$$\text {or} \gamma \log V + \log P = constant $$

$$\text {or} \log V ^\gamma+ \log P = constant $$

$$\text {or} \log (V ^\gamma P) = \log C $$

$$PV^\gamma = constant$$

This is the equation for an adiabatic process relating pressure and volume of the gas.

If P_{1}V_{1} be initial andP_{2}V_{2} be final pressure and volume of system at an adiabatic condition then,

$$\therefore P_1V_1^\gamma = P_2V_2^\gamma$$

Consider n-mole of a perfect gas in a cylinder having perfectly non-conducting walls and fitted with a frictionless piston. Suppose the gas expands adiabatically from the initial volume V_{1} to the final volume V_{2}. Then work done by the gas is

$$W = \int _{v_1}^{v_2}P dV$$

During an adiabatic process \(PV^\gamma =k\)

$$\text {or} P = \frac {K}{V^\gamma} = KV^{-\gamma } $$

$$ W = \int _{v_1}^{v_2}K \frac {dV}{V^{\gamma}}$$

$$ W = K \int _{v_1}^{v_2} V^{-\gamma }dV $$

$$= K\left [\frac{v^{1- \gamma}}{1 - \gamma}\right ]_{v_1}^{v_2} $$

$$= \frac {K}{1-\gamma} [V_2^{1-\gamma} -V_1^{1-\gamma}] $$

$$= \frac {1}{\gamma-1} [KV_1^{1-\gamma} - KV_2^{1-\gamma}] $$

$$ \text {But} P_1V_1^\gamma = P_2V_2^\gamma = K $$

$$W =\frac {1}{\gamma-1} [P_1V_1^\gamma V_1^{1-\gamma} - P_2V_2^\gamma V_2^{1-\gamma}]$$

$$=\frac {1}{\gamma-1} (P_1V_1 -P_2V_2) $$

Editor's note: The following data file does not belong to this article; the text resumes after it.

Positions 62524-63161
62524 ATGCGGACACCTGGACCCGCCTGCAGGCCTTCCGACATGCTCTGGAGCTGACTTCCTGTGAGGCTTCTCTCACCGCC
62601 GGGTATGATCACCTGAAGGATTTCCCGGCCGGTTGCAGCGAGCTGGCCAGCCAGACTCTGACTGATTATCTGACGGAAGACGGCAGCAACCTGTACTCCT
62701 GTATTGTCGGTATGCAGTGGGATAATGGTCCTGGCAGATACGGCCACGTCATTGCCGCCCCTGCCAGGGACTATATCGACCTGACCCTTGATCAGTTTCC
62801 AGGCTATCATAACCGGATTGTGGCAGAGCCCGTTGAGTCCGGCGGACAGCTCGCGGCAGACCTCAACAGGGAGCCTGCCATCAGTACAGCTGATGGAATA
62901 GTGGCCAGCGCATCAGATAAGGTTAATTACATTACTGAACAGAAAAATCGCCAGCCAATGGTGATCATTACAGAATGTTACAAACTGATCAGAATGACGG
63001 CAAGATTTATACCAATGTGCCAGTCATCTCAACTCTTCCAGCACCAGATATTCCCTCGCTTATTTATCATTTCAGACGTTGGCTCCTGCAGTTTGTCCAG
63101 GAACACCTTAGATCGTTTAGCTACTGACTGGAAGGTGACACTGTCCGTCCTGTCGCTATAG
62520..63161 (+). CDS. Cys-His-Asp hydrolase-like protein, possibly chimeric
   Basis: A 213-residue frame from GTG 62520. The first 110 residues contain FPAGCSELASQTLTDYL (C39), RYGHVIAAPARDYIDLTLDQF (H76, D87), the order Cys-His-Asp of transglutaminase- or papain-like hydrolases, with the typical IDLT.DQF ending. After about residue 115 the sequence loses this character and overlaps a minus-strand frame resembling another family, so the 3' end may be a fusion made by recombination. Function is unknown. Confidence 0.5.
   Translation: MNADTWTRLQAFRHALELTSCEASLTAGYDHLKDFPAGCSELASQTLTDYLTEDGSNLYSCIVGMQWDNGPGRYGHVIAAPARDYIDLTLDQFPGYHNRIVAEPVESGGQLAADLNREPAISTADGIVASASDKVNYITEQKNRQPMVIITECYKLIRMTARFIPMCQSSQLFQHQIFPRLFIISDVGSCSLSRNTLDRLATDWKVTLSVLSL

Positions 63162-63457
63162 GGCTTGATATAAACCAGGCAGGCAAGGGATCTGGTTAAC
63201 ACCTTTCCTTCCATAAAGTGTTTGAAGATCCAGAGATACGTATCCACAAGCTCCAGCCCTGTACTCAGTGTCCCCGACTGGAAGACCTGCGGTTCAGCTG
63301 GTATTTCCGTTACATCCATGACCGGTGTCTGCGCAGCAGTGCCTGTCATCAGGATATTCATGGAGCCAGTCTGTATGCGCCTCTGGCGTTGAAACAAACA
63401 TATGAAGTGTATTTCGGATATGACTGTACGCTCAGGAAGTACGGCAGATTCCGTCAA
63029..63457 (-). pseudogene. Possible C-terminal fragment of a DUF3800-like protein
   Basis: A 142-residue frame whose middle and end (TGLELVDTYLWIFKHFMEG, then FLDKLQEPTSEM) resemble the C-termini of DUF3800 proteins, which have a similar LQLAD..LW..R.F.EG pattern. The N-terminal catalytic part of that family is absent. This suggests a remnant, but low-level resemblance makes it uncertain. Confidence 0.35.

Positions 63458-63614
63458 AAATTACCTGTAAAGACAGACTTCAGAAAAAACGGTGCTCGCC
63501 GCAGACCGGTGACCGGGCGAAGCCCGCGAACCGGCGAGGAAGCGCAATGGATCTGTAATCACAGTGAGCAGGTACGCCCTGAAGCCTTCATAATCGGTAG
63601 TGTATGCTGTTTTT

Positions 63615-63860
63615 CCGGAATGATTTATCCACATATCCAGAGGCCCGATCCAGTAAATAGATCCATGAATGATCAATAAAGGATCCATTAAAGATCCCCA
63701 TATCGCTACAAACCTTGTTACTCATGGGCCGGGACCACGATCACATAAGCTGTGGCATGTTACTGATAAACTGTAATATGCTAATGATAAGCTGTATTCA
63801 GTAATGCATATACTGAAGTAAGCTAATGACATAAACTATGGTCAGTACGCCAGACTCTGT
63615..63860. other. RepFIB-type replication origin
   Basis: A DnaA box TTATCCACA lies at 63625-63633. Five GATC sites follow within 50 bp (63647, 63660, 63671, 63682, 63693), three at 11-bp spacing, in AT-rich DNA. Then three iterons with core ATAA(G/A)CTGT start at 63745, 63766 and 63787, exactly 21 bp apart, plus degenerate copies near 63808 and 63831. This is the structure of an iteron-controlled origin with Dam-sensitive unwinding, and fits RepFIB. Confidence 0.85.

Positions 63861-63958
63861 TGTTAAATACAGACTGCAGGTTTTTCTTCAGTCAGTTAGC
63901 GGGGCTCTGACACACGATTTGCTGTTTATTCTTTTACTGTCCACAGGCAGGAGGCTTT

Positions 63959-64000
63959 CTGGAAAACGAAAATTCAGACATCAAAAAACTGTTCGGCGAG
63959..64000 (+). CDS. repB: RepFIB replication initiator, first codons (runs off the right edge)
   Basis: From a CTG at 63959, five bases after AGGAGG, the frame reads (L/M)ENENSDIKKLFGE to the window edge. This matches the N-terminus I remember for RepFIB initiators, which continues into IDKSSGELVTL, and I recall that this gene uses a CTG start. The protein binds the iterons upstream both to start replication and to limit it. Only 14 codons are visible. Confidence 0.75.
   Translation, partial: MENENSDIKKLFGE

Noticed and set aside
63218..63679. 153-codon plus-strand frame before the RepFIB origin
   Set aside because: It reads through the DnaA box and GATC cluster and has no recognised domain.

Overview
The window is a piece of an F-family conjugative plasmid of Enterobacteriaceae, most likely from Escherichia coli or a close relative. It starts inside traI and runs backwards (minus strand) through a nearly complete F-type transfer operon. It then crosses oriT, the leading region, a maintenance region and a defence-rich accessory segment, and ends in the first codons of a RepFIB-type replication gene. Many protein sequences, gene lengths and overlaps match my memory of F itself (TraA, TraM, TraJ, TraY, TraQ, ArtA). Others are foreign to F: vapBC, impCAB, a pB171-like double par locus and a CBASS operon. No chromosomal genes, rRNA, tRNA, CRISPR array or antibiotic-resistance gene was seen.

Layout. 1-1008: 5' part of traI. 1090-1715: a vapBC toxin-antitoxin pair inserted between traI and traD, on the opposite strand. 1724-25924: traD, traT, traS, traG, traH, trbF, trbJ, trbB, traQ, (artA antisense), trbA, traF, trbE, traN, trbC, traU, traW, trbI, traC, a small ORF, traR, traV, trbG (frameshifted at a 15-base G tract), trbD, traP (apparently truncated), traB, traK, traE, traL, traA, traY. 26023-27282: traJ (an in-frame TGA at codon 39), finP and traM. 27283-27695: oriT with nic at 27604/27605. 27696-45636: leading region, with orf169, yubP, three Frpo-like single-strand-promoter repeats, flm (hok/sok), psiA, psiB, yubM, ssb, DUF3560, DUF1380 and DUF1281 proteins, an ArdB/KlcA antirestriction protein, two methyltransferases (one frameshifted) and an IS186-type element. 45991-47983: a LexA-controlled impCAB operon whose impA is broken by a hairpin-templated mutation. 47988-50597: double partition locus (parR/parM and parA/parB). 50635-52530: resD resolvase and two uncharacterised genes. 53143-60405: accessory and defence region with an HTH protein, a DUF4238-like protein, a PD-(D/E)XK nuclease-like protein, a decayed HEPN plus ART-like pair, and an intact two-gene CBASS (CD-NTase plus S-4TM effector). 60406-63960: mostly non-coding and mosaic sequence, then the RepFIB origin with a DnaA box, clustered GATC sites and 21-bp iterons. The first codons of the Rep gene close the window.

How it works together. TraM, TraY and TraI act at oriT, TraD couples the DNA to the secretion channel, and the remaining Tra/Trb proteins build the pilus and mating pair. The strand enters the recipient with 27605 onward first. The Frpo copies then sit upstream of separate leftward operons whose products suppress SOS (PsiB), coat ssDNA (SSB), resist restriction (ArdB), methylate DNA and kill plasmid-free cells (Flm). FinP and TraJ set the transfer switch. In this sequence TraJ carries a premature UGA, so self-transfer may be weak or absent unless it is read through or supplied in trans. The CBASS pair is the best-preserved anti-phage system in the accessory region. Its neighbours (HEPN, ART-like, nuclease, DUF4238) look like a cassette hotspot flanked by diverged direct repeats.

If the temperature of the initial state T_{1} and that of the final state T_{2}, then

P_{1}V_{1} = nRT_{1} andP_{2}V_{2}= nRT_{2}

$$\therefore W = \frac {1}{\gamma-1} (n RT_1 - nRT_2)$$

$$= \frac {nR}{\gamma-1} (T_1 -T_2) $$

Above equation gives the work done for one of perfect gas during an adiabatic process. Hence, the work done in an adiabatic process depends only upon the initial and final temperature T_{1} and T_{2}.

A process is said to be the thermodynamic process if there is a change in a thermodynamic parameter with respect to time.

A thermodynamic process in which temperature of the system remains constant is called Isothermal process.

Since the internal energy of an ideal gas depends only on the temperature, there will be no change in the internal energy of the gas.

A thermodynamic process in which total energy of the system remains constant is called adiabatic process.

The work done in an adiabatic process depends only upon the initial and final temperature.